If you are diagnosed with HIV, you will be referred to an HIV clinic. You will also be offered counselling.
As part of your treatment, you will undergo regular blood tests. The tests are used to measure two things:
- your CD4 count, which is the number of CD4 cells in your blood
- your viral load, which is the amount of HIV in your blood
These tests allow the staff at the HIV clinic to see how far the disease has progressed and to judge the likelihood that you will develop an HIV-related infection.
As a general rule:
- A CD4 count of 500 or above means that there is no risk of HIV-related infection.
- A CD4 count of less than 200 means that there is high risk of serious HIV-related infection.
The viral load will be regularly measured to show whether the medicines being used to treat HIV are working effectively. The aim of treatment is to reduce the levels of virus in the blood (viral load) to undetectable levels. If you have a detectable viral load while taking treatment, you may need a new combination of medicines.
Both CD4 count and viral load will naturally change with time, so one high or low reading does not automatically mean that your condition has got worse. The general trend of your CD4 count and viral load over time is more important in tracking the progression of the condition.
There is no cure or vaccine for HIV. However, combination therapy, also called highly active antiretroviral therapy (HAART), slows the progression of the condition and can prolong life. A combination of medicines is used because HIV can quickly adapt and become resistant to one single medicine. HIV medicines are known as antiretrovirals (ARVs).
It is normally recommended that you begin treatment with ARVs if your CD4 count drops below 350.
For a small number of people, treatment may start before the CD4 count drops below 350. This may be recommended by your doctor if:
- You have an AIDS diagnosis (for example, Kaposi's sarcoma) or any other HIV-related illness.
- You have hepatitis B infection and it needs to be treated.
- You have a hepatitis C infection.
- You have a high risk of heart attack or stroke (cardiovascular events).
- You are pregnant and need to prevent your unborn child from becoming infected with HIV.
If treatment is not started immediately after diagnosis, your condition will be monitored and regular CD4 counts will be taken.
Many different types of ARV medicine can be used as part of your therapy. A combination of medicines that suits one person may not be suitable for another, so the medicine you take will be individual to you. There are five main types of ARV:
- nucleoside reverse transcriptase inhibitors (NRTIs) or nucleotide reverse transcriptase inhibitors (NtRTIs)
- non-nucleoside reverse transcriptase inhibitors (NNRTIs)
- protease inhibitors (PIs)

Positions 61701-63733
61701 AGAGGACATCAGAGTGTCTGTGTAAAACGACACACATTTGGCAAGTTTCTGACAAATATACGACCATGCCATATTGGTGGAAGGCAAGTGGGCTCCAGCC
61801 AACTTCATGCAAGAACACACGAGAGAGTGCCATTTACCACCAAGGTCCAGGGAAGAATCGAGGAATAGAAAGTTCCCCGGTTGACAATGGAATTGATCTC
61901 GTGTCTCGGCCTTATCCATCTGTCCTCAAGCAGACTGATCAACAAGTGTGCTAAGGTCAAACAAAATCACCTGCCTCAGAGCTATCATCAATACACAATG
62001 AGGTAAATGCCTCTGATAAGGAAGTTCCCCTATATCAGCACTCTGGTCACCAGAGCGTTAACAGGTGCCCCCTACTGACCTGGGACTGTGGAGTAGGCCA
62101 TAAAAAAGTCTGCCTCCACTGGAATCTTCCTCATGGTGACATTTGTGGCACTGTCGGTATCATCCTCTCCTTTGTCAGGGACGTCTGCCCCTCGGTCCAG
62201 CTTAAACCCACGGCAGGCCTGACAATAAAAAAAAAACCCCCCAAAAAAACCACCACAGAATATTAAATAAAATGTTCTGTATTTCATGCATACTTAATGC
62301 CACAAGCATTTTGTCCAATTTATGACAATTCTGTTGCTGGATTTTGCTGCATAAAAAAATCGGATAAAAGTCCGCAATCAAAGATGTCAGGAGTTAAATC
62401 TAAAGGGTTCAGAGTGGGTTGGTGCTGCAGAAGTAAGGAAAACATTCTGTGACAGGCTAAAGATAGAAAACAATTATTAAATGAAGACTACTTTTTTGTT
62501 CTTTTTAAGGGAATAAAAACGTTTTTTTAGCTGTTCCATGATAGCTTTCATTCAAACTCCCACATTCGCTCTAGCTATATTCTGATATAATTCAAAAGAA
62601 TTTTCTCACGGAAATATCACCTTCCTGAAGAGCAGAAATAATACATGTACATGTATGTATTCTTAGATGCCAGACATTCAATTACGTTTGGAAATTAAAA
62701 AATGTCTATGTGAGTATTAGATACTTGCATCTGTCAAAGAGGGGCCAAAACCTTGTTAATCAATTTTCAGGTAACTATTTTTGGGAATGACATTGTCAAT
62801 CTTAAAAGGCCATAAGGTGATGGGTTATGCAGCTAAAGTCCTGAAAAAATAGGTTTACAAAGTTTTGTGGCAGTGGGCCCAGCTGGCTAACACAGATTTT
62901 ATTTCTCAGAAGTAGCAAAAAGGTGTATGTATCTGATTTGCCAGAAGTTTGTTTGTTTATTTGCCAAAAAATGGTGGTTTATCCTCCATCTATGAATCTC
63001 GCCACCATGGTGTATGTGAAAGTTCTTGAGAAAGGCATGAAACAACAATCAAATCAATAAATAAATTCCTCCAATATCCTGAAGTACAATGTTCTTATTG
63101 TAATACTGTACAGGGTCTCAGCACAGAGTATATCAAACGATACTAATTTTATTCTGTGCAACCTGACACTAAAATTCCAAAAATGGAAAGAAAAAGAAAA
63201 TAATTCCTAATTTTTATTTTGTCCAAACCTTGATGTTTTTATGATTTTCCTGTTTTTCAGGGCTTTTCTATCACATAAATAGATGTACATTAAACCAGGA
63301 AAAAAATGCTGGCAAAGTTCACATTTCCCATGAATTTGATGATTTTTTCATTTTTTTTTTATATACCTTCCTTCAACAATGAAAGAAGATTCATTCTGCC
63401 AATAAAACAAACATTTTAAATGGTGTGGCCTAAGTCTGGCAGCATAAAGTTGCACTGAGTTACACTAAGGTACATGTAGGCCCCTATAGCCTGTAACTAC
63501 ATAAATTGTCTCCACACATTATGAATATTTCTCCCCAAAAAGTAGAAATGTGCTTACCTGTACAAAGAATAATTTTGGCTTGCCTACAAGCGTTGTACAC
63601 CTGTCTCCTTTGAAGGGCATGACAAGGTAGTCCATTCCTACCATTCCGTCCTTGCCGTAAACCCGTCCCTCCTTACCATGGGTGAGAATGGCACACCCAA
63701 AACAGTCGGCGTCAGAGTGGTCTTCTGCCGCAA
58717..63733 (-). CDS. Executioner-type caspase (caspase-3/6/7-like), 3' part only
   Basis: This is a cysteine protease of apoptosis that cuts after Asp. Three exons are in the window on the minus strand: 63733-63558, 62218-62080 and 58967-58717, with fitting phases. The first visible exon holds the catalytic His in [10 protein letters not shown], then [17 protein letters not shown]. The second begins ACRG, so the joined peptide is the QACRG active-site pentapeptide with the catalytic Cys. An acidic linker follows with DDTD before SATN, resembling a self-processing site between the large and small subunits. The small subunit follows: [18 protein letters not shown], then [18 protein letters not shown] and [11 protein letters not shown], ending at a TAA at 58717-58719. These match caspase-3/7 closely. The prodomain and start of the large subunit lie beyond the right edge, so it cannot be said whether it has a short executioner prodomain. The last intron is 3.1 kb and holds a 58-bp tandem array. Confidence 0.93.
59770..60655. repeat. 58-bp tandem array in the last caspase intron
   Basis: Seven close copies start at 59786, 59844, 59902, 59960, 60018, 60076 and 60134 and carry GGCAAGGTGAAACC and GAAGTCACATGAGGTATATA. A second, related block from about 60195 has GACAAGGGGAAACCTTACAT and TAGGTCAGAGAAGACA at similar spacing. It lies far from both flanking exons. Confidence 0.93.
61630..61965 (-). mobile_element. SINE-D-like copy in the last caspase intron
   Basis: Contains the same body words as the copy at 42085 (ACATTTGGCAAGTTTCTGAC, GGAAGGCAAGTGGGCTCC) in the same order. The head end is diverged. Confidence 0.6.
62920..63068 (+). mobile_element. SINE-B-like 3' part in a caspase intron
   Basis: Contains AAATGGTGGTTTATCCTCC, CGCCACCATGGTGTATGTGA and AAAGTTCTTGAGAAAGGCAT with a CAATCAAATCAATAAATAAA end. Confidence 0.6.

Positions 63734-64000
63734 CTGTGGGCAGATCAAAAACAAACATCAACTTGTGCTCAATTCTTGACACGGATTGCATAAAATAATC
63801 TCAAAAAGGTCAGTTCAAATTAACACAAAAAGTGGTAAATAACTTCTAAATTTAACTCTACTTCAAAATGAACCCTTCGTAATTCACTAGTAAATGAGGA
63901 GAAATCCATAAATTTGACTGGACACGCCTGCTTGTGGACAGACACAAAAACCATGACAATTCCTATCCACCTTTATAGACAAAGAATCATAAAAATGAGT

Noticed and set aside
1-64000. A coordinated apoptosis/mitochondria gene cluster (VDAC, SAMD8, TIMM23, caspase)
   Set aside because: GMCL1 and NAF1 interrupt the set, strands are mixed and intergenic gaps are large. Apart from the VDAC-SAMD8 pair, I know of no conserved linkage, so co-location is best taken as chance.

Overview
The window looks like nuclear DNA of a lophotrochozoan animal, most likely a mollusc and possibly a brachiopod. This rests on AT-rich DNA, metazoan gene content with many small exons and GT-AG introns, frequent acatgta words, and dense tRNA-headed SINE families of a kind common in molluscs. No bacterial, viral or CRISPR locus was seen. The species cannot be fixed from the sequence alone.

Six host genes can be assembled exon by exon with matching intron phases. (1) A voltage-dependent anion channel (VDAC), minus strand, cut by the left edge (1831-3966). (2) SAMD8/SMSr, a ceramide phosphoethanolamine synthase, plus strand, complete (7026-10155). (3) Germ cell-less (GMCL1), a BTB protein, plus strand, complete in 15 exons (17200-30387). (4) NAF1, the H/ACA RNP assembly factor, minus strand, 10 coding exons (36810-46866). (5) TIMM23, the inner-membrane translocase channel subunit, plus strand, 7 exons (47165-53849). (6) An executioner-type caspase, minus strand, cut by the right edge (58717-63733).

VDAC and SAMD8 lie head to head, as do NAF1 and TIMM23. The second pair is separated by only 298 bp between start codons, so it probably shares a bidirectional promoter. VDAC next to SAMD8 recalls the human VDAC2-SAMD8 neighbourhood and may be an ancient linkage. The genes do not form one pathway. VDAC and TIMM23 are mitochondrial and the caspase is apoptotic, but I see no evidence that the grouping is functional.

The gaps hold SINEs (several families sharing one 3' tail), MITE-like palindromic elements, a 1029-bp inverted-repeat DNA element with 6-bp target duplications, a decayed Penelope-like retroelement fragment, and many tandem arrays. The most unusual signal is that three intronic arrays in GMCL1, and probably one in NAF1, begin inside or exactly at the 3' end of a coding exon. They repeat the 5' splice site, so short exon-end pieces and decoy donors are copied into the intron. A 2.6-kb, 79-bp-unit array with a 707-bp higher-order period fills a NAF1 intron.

- fusion and entry inhibitors
- integrase inhibitors (INIs)
These medicines work in different ways, but they all stop the virus reproducing inside your cells, slowing down its spread and protecting your immune system.
Most people with HIV are initially recommended to take two types of NRTI/NtRTI medication, plus another type of medicine. The two NRTI/NtRTIs are often combined in a single tablet.
The goal of treatment is to find the best combination of medicines, which reduces the viral load to undetectable levels while minimising any side effects.
In some people, the medicines that are used to treat HIV will cause side effects. However, often the side effects improve after a few weeks as your body gets used to the medicines. Common side effects of HIV medication include:
- skin rashes
- mood changes
- gaining fat on one part of your body while losing it on another (lipodystrophy)
If the side effects from HIV treatment adversely affect your quality of life, tell the staff at your HIV clinic. It may be possible to change your medicines or other medicines may be available to relieve any side effects.
The medicines used to treat HIV are only effective when taken exactly as prescribed. Missing even a few doses will increase the risk of your treatment not working.
Sticking to your treatment plan is known as adherence. To adhere to treatment, you need to:
- take the medicine at the recommended time
- take the recommended dose
- follow all instructions regarding diet, for example some medicines should only be taken on an empty stomach, while others need to be taken with food
You will need to develop a daily routine to fit your treatment plan around your lifestyle. The staff at your HIV clinic can give you advice and support.
Many of the medicines used to treat HIV can react in unpredictable ways if you take other types of medicines. These include herbal remedies such as St John's Wort, recreational drugs such as cocaine, and over-the-counter medicines.
Always check with clinic staff or your GP before taking any other medicines.
Post exposure prophylaxis (PEP)
It is sometimes possible to halt the development of HIV in the first 72 hours after exposure. This is known as post exposure prophylaxis (PEP). PEP involves taking anti-HIV medicines for four weeks.
PEP is often used when a person knows they have been exposed to HIV. This could be because they had sex with someone who they knew had HIV and the condom broke, or they were accidentally stabbed with an HIV-infected needle.
PEP is not guaranteed to work and the medicines that are used cause some unpleasant side effects, such as nausea, vomiting, diarrhoea and headaches.
If you are concerned that you have been exposed to HIV, immediately contact your local accident and emergency department or GUM (genitourinary) or sexual health clinic.